The ace Pakistan player was part of the gold-winning 1990 Beijing Asian Games team besides being a member of the victorious 1994 Champions Trophy team in their own backyard (in Lahore).
The talented Green Shirts player featured in 235 internationals and scored around 130 goals. He played in three Olympics (1988, 1992 and 1996) and as well as in three World Cups (1990, 1994 and 1998).
Tahir has also played in the coveted Champions Trophy on numerous occasions (1988, 1989, 1990, 1991, 1992, 1993, 1994, 1995, 1997, 1998).
He also captained the Pakistan side in 1998 – he skippered the national outfit till the end of the 1998 Utrecht World Cup.
Now as coach of the Green Shirts, Tahir has an arduous task of helping his side win the 9th Asia Cup and seal a 2014 World Cup berth. He speaks to Sportskeeda in an exclusive interview.
Yes, it is indeed a matter of sadness for Asian hockey. But at the same time it is a very valid question for sub-continent hockey federations as to whether we are really working in the right direction to bring the glory days of Asian hockey back. How long we will keep carrying out ad-hoc type arrangements and look for the so-called shortcuts to achieve success on a temporary basis. I think it’s a big question and a matter of shame for all of us that Asian hockey is in the doldrums – whoever is related to hockey should honestly think whether we are really contributing enough to uplift the hockey standards in the region.
Q You served as the consultant of the Pakistan men’s hockey team during the Hockey World League Round 3 event in Johor Bahru, but now you have now taken over as coach replacing Hanif Khan for the Asia Cup. Is there pressure on you to deliver?
Yes, there is huge pressure taking over the reins of the national team in such circumstances – it is a very short time for any coach to produce best results but I’m trying my best, I’m quite confident about our players performing much better then what they have delivered during the Johar Bahru event. I believe we have a very good team which can win the Asia Cup provided we as a team deliver our 100% hockey, especially in crucial matches.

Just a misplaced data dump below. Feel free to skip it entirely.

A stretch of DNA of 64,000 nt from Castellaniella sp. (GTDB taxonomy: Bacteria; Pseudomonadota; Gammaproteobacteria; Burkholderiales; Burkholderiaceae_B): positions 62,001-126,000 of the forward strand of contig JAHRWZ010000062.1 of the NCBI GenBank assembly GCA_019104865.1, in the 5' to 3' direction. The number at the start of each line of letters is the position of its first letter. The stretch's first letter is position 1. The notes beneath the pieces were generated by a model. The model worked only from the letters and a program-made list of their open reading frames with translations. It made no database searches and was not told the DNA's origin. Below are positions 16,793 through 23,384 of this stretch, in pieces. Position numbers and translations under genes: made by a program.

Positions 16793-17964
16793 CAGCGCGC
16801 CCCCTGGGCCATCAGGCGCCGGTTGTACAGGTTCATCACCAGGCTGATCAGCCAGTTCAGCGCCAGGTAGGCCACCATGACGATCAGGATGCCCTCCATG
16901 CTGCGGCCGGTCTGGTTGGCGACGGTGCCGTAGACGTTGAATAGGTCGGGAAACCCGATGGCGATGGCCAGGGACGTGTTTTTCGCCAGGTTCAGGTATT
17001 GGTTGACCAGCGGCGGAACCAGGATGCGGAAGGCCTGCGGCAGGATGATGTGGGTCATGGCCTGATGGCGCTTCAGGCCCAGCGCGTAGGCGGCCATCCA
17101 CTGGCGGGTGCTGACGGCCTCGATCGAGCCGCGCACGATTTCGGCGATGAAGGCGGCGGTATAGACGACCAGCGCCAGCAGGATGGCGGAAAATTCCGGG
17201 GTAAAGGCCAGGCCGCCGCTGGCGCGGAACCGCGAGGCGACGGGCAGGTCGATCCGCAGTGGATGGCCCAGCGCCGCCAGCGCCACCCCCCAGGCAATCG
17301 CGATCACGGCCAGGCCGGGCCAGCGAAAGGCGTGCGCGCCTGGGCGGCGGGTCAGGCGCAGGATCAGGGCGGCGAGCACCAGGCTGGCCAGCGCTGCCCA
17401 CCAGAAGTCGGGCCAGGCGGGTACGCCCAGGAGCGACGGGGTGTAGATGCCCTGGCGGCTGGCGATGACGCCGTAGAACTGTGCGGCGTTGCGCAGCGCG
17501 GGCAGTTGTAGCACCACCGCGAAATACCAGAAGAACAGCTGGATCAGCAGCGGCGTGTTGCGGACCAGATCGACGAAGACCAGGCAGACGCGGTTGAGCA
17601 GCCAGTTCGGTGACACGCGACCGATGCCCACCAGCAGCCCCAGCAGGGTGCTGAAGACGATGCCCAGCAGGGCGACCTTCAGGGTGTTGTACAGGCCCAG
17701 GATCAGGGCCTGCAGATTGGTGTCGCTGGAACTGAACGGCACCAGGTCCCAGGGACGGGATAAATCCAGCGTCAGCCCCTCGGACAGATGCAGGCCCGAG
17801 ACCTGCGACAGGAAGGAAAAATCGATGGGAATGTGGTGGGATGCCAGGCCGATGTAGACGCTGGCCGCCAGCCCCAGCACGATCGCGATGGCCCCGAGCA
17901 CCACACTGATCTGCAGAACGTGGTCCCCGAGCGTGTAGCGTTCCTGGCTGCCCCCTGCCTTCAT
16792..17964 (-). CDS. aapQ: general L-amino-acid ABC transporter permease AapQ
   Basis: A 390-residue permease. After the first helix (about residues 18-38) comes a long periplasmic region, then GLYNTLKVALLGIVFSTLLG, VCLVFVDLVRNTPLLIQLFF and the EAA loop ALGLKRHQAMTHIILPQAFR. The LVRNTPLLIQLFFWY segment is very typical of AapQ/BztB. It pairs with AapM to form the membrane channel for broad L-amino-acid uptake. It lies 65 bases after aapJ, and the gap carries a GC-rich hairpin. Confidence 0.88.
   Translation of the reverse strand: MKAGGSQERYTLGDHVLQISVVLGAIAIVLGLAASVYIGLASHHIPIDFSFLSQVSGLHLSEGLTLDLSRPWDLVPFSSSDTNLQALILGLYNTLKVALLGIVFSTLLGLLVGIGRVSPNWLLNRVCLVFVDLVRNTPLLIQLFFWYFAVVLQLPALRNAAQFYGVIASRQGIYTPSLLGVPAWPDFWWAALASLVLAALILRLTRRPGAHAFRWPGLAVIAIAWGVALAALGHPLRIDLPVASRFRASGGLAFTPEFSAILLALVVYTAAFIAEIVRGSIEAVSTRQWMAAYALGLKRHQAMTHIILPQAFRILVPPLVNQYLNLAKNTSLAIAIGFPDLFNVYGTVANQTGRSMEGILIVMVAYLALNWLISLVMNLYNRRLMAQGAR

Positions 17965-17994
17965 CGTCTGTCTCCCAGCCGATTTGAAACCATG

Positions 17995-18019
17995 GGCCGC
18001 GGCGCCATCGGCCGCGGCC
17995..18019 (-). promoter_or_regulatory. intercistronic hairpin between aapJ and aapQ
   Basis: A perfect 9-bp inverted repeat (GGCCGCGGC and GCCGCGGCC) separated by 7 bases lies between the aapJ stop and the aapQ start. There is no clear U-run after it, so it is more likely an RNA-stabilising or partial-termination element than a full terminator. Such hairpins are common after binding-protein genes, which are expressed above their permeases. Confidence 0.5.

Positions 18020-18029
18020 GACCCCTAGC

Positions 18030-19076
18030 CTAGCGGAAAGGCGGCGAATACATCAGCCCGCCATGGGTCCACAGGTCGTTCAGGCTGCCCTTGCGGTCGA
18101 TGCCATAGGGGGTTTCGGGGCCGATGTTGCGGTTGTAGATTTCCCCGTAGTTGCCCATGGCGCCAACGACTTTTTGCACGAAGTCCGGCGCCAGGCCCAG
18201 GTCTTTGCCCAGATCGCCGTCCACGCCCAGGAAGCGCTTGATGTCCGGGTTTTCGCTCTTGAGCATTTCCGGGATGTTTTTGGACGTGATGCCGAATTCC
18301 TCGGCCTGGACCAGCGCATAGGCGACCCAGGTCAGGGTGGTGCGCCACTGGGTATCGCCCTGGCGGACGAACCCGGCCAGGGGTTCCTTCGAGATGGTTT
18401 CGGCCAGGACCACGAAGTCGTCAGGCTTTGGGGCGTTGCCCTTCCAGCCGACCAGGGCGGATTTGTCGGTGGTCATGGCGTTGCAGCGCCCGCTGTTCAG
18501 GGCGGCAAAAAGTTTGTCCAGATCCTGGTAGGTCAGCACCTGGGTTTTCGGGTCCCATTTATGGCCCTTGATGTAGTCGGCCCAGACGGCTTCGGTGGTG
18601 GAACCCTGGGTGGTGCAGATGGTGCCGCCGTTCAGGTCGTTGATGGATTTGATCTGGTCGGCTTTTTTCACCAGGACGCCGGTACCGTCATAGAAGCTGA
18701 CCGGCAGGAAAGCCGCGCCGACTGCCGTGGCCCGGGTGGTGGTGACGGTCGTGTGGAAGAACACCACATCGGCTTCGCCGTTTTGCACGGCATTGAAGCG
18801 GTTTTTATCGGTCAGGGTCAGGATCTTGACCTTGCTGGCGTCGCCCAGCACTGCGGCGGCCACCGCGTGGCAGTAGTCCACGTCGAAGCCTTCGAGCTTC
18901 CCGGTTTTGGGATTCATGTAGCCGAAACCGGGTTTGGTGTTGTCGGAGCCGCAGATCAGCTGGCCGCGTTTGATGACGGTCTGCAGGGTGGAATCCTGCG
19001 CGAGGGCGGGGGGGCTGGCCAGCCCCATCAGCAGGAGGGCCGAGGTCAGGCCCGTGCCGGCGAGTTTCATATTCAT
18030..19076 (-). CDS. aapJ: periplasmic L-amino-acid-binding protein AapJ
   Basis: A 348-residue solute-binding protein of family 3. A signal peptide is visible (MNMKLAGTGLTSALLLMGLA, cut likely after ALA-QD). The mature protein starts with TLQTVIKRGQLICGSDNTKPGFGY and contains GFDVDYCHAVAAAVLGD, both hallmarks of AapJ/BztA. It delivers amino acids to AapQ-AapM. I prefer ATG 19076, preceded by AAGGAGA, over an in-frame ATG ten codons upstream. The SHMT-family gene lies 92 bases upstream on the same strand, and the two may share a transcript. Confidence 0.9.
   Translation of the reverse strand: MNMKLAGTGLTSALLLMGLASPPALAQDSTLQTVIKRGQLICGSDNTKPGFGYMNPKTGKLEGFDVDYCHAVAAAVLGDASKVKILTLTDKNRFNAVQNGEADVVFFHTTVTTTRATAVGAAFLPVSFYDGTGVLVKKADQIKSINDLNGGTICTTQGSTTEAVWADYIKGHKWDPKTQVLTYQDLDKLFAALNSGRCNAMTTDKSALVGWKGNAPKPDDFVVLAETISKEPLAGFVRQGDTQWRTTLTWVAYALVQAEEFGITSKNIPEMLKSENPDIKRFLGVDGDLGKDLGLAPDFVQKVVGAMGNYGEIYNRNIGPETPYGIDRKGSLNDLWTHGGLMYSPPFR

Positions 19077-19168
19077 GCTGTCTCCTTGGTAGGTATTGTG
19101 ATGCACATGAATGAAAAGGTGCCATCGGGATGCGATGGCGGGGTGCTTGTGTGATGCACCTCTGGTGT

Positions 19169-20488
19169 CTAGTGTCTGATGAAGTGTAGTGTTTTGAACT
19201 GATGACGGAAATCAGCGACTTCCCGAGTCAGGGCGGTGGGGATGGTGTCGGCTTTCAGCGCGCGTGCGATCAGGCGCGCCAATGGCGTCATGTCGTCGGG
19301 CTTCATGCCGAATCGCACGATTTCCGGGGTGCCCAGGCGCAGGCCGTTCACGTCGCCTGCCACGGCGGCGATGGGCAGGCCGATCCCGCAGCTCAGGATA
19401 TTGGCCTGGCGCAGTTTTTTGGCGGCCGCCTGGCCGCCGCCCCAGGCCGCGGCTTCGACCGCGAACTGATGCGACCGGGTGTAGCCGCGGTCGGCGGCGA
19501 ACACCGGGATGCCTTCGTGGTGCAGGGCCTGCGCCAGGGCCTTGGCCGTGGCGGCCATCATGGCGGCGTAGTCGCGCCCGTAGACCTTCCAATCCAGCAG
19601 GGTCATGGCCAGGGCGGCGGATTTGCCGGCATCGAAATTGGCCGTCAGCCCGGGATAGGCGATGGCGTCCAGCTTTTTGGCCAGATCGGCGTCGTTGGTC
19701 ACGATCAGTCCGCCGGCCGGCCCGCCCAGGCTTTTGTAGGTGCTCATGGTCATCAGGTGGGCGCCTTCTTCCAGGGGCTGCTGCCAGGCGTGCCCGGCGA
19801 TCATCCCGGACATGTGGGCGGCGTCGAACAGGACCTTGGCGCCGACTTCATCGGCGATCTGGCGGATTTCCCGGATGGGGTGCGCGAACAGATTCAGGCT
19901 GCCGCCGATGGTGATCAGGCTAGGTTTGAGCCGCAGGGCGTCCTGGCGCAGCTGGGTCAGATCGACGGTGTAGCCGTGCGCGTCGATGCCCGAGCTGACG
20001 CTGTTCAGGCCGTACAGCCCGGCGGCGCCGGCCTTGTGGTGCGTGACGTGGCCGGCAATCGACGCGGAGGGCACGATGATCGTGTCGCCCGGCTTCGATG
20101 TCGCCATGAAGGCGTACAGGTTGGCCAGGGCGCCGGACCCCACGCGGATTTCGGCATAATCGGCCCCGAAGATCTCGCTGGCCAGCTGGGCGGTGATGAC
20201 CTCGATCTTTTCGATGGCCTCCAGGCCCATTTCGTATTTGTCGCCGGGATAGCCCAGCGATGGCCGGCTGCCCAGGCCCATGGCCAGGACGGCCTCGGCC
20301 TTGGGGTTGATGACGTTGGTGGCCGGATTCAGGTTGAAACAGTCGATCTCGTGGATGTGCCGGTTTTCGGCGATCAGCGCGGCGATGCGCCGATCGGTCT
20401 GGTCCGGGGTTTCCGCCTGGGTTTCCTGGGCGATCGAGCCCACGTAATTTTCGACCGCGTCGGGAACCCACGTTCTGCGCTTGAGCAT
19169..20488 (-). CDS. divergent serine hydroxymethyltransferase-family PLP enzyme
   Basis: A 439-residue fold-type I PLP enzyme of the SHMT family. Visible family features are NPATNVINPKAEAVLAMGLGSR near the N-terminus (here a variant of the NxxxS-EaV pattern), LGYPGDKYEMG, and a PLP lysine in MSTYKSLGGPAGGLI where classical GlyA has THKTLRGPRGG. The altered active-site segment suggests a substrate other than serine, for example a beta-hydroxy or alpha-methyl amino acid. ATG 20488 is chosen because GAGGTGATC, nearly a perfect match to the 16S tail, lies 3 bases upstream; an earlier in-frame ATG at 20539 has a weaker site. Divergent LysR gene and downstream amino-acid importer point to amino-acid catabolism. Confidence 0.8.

I think the Indian team is a pretty well balanced side, it has got a nice blend of young talented players and some experienced players as well. Overall, they are a good team but very much beatable (grins).
I have been repeatedly saying that foreign coaches are not the solution for Pakistan and Indian hockey – we need to educate and upgrade the knowledge of our own coaches and provide them the same benefits, authority and command, which we dole out to foreign coaches. I’m sure that our coaches can produce much better results going forward as we are all aware of this truth that there is no shortcut to success in this competitive world. Of course, we may need foreign expertise to help our coaches upgrade their knowledge, which is the need of the hour.
Q Roelant Oltmans had coached the Pakistan men’s hockey team in the past. He is now the Indian head coach – what do you think about his coaching skills?
Roelant is a very experienced and knowledgeable coach. The experience he had by working with the Pakistan team, will help him in his coaching assignment in India, especially in team handling off the field.
Q Do you think that only a solitary representation from Asia so far in the 2014 World Cup indicates the declining standards of Asian hockey playing nations?
It’s crystal clear – we (hockey federations in Asia) really need to pull our socks in all departments to raise the standards of Asian hockey.
Q Tell us a bit about the 1994 World Cup which Pakistan won – you played despite losing our father during the tournament?
Ahhh, it was the 1994 World Cup in Sydney, where I played despite losing my father during that tournament. I heard this sad news just before our first match, but my family informed me quite late, and there was no time left to attend my father's funeral. So I decided to stay with the team and play the World Cup matches carrying my personal grief because the time when I left Pakistan for the World Cup my father told me that he will feel proud of me, if we win the World Cup. Those words of my father were still ringing in my ears, so when I heard this sad news, I decided to go all out to fulfill my father's desire … I can't say anything more about this.
Q What are your biggest moments as a player for Pakistan?
Of course, winning the 1994 World Cup in Sydney is the biggest moment of my playing career. Nothing can be bigger than winning the World Cup.
Yes, I think so. Both countries should regularly play Test matches, which can be a good vehicle to promote hockey in the sub-continent. Such Test matches will always prove beneficial for players of both countries and can also help to improve their psychological strength.
I think it is good for the league’s promotion to have Pakistani players and even coaches – it can create an extra excitement for hockey lovers of both countries, and also increase television viewers across the globe.
Well, politics in players’ selection has been in practice more in the past, but nowadays, there might more to do with a coach’s liking or disliking of a particular player while picking the national side. I believe no coach in this world wants to have any less skillful or bad player in his team because that player will bring a bad report for the coach. So I’m of the opinion that every coach always wants to have the most deserving and best available players in his team.